India posted a marginal 0.21% rise in the area under forest between 2015 and 2017, according to the biennial India State of Forest Report (SFR) 2017. The document says that India has about 7,08,273 square kilometres of forest, which is 21.53% of the geographic area of the country (32,87,569 sq. km).
Getting India to have at least 33% of its area under forest has been a long standing goal of the government since 1988.
The 21% mark
However various editions of the SFR over the years, have reported the area under forests as hovering around 21%. So the government also includes substantial patches of trees outside areas designated as forests — such as plantations or greenlands — in its assessment. The total tree cover, according to this assessment, was 93,815 square kilometres or a 2% rise from the approximately 92,500 square kilometres estimated in 2015.
Andhra Pradesh, Karnataka and Kerala topped the States that posted an increase in forest cover. “Much of this increase can be attributed to plantation and conservation activities both within and outside the Recorded Forest areas as well as an improvement in interpretation of satellite data,” the survey notes.
Currently, 15 States and union territories have 33% of their geographical area under forests. In India’s north-east however, forest cover showed a decrease; 1,71,306 square kilometres, or 65.34%, of the geographical area was under forest and this was a 630 square kilometre decline from the 2015 assessment.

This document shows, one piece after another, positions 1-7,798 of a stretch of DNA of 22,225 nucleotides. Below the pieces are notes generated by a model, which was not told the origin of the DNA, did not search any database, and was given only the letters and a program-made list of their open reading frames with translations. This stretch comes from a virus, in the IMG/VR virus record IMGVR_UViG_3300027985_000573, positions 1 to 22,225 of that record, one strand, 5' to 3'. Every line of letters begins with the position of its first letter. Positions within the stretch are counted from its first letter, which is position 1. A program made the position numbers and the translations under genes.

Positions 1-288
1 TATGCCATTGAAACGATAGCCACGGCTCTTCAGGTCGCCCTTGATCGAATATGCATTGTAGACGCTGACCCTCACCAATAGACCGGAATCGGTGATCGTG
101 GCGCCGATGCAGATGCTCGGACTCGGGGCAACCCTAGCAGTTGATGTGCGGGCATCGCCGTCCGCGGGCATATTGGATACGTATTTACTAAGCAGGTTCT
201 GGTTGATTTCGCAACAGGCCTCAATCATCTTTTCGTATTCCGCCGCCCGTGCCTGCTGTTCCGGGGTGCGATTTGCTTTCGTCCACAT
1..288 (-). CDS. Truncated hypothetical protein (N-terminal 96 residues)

The category of ‘very dense forest’— defined as a canopy cover over 70% — and an indicator of the quality of a forest, saw a dramatic rise from 85,904 square kilometres to 98,158 square kilometres this year but the category of ‘moderately dense forest’ (40%-70%) saw a 7,056 square kilometre-decline from 2015.
“In different categories of forests there may be fluctuations within categories. However we are soon coming up with a comprehensive policy to address this,” said Siddhanta Das, Director General of Forests.
Union Environment Minister Harsh Vardhan lauded the survey findings.
“India is ranked 10th in the world, with 24.4% of land area under forest and tree cover, even though it accounts for 2.4% of the world surface area and sustains the needs of 17% of human and 18% livestock population,” he said at a press conference to release the survey results.
The forest survey for the first time mapped 633 districts and relied on satellite-mapping. Earlier this year, the government ceased to define bamboo as a tree to promote economic activity among tribals. The survey found that India’s bamboo bearing area rose by 1.73 million hectares (2011) to 15.69 million hectares (2017).